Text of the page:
You may find yourself a bit overcome at the prospect of coming up with something original to say about a work by Chaucer, Shakespeare, Austen, or Faulkner: haven't professional scholars been writing everything that could possibly be said, for decades if not for centuries? Intimidated by this assumption, many students go to the library and look up what "the critics" have said before trying to work on criticism of their own. I don't think that's a good way to go about it. Even if you are assigned to write a "research paper" (which differs from a critical essay in that it requires you to consult and cite other scholars' work), you will find the writing less difficult if you work out your own critical position on a text before consulting other sources. You can always revise your ideas and your essay as your understanding of the text increases. For this, after all, is the purpose of writing critical essays: to come to a more complete understanding of a given work of literature and to communicate that understanding to another reader.
In literary study, critical essays usually have one of three main goals. They can aim primarily to describe, evaluate, or interpret a text. All essays will combine some elements of each activity. For instance, "evaluation" is implicit in every critical essay: even if you don't set out to prove how good a particular text is, you imply that it has value when you choose it as the subject for critical study. Still, every essay's main point, or thesis, should focus on one of these three main questions: "How does this text work?", "Is this text any good?", or "What does this text mean?".
When you write a descriptive critical essay, the main question you are trying to answer is: "How does this literary text work? How does it get its meaning across?" The broad term for this kind of study is "poetics," or-as Jonathan Culler has defined it-the study of the codes and conventions, th recurring patterns and familiar structures, that make it possible for literary texts to have "meaning" (37). In student writing, the descriptive critical essay usually focuses on specific features of one text, and sometimes compares a given text to a model of the genre, or type of literature, it belongs to.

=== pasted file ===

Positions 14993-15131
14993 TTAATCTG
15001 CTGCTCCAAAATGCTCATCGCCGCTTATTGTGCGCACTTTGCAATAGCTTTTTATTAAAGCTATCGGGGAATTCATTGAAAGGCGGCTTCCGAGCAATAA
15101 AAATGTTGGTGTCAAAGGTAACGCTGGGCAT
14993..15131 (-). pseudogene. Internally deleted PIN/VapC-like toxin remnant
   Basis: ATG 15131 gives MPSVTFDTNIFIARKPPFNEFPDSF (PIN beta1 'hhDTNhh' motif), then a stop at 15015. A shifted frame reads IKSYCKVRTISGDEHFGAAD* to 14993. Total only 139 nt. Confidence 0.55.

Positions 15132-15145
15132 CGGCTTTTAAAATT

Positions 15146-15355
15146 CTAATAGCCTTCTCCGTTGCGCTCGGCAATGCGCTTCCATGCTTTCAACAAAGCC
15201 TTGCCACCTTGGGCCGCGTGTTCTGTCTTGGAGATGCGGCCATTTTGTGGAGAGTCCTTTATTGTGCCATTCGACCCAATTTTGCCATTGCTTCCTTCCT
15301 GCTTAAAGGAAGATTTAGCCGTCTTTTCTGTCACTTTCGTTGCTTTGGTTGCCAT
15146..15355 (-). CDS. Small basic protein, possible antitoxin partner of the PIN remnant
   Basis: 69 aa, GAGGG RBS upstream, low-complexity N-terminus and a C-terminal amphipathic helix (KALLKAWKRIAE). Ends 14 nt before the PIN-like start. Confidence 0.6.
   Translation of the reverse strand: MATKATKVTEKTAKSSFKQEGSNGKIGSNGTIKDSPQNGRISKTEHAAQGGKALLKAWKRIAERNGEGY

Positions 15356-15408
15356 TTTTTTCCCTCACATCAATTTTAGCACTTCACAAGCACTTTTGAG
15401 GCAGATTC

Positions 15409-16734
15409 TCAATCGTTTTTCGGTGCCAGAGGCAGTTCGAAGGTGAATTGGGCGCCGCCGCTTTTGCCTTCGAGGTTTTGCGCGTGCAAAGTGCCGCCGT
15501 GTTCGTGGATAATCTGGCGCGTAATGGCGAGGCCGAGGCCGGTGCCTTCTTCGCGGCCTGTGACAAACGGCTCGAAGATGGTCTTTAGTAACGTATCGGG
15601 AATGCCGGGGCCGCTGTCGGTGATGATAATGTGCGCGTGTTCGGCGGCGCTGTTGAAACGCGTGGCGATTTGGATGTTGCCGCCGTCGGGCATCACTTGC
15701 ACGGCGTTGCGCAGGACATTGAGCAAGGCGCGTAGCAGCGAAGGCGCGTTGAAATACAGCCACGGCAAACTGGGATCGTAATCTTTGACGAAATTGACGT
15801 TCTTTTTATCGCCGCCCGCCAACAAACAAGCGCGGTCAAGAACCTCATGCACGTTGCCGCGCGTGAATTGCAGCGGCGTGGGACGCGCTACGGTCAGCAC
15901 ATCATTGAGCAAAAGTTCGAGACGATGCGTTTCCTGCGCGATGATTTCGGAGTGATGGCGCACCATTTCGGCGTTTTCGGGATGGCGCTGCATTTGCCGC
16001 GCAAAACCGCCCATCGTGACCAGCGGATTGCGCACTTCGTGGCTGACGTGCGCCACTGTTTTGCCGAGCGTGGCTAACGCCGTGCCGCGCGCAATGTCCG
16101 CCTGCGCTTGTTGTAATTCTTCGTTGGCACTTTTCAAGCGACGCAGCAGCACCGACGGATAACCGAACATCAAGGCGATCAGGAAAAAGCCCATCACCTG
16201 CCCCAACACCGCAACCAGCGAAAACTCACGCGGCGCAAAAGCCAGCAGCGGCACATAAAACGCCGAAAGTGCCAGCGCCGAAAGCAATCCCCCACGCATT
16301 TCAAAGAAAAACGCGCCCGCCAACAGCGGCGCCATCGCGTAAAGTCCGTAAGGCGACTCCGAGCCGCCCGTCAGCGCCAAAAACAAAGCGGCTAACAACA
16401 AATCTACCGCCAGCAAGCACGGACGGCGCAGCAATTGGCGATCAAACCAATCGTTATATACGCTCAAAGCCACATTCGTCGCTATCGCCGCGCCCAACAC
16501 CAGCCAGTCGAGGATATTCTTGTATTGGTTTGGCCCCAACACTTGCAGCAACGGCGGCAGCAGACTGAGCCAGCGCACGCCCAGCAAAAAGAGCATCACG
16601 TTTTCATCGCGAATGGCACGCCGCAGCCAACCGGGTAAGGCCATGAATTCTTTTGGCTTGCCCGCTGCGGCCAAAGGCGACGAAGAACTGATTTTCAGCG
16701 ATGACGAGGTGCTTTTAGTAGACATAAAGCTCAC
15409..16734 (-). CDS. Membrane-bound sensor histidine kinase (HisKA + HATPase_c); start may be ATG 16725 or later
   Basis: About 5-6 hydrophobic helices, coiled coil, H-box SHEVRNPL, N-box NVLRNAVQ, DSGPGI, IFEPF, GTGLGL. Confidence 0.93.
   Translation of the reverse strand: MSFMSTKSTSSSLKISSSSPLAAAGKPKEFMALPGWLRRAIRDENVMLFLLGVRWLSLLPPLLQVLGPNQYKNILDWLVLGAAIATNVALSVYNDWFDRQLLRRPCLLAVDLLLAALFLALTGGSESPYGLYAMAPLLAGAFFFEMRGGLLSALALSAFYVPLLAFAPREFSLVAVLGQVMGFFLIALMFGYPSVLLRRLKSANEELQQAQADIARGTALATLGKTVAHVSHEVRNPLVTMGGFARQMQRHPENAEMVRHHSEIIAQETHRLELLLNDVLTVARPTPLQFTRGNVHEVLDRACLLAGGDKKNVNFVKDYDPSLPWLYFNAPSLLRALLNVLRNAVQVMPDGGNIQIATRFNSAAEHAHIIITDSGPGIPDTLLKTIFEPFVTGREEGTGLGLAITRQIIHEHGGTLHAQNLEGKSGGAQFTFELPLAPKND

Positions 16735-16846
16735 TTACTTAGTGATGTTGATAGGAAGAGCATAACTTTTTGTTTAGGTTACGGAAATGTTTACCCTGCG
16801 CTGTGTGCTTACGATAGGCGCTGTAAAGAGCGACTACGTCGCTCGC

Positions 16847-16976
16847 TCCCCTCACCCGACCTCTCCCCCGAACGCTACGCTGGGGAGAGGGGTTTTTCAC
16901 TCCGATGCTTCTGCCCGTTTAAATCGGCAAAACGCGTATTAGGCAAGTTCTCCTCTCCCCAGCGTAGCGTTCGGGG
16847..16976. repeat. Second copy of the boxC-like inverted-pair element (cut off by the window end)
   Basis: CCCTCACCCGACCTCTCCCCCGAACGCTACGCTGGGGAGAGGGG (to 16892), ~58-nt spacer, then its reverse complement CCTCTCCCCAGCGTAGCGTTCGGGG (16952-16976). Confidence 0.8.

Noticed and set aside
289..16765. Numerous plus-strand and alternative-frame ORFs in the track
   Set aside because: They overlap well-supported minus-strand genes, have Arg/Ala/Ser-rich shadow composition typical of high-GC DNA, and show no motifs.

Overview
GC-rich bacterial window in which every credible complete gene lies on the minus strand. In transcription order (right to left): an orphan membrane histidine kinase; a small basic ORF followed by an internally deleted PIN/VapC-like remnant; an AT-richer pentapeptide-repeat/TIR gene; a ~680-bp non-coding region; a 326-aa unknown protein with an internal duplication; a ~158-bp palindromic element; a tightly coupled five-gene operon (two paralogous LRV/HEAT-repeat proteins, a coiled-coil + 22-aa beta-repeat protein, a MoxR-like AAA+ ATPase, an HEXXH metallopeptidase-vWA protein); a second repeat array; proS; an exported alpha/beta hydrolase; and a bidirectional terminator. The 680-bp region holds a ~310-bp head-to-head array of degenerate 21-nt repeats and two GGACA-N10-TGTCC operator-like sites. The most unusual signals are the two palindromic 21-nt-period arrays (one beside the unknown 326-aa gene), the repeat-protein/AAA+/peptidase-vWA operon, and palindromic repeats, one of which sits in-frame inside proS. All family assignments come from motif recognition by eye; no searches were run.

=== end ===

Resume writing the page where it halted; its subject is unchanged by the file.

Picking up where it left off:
For example, if you are writing about a Shakespearian sonnet, you may want to describe the ways it conforms to and deviates from the Elizabethan sonnet form. Does it have the proper number of lines, arranged in a typical sonnet rhyme-scheme? Does its meter conform strictly to iambic pentameter? Is its imagery limited to typical sonnet conventions? Does it follow a line of argument common to sonnets? Sometimes, the answer will be "no." It's in the nature of texts to deviate somewhat from their generic models: often, in understanding a poem's uniqueness, we can understand the poem itself more clearly. If an author is writing within a certain genre and he or she chooses to violate some of the "rules" of that genre, you can infer some significance from that choice.
Depending on how long the essay is to be, you may have to select a particular feature of the text to describe. Say you are writing about the formal features of . You might want to describe the way Mark Twain uses dialect to characterize the people in the novel. Or you might be interested in describing the effect that Huck's narration has on the perspective of the story. Or you might look at the placement of the chapter breaks and their impact on the novel's pace. Or you might want to examine the effect of Twain's juxtaposing scenes of humor with scenes of pathos. These are only a few of the possible topics you might develop for a descriptive critical essay on this novel-pursuing any one of them will bring you closer to an understanding of how works and, by extension, how novels work in general. Sometimes you can gain added insight by combining two descriptive approaches to one text: for instance, you could consider the role dialect plays in humorous scenes.